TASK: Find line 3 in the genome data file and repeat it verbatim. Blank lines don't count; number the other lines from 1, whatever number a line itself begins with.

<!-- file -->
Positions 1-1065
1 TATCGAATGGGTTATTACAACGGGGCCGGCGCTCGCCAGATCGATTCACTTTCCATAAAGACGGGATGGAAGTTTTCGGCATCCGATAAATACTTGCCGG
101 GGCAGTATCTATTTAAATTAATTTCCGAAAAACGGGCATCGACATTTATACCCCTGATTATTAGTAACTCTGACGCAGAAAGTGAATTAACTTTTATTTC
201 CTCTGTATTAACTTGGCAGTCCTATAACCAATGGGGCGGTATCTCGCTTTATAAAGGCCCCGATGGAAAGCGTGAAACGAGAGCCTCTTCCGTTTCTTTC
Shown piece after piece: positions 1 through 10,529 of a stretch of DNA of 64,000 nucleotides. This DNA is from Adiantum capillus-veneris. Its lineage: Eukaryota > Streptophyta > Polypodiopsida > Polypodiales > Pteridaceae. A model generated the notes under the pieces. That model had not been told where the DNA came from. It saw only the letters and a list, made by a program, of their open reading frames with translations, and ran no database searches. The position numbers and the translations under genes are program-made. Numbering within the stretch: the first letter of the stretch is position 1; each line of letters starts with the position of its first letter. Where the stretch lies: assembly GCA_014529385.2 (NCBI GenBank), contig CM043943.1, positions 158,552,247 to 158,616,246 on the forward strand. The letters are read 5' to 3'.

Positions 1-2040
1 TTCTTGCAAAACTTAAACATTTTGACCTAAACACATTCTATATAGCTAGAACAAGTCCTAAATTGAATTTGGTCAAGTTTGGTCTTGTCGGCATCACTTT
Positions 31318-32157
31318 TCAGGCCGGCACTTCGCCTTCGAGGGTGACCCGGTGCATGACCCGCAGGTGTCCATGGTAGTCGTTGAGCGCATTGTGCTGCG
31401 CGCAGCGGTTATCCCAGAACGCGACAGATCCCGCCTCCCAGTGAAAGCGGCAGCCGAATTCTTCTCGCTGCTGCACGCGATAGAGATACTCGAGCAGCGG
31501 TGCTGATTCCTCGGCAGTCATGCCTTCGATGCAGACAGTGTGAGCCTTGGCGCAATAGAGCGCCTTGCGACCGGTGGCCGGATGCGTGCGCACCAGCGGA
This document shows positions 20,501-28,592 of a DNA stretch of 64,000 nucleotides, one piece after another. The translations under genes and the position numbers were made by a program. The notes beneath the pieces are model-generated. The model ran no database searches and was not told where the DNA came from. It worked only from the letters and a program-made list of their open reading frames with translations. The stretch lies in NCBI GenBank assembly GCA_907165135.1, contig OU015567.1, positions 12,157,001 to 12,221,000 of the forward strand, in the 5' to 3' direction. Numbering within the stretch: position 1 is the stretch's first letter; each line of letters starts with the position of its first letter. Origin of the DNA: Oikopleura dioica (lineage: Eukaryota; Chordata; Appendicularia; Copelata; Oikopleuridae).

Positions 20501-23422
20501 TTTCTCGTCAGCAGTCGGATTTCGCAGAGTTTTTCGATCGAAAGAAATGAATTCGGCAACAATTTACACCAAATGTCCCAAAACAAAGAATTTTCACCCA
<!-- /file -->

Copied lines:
101 GGCAGTATCTATTTAAATTAATTTCCGAAAAACGGGCATCGACATTTATACCCCTGATTATTAGTAACTCTGACGCAGAAAGTGAATTAACTTTTATTTC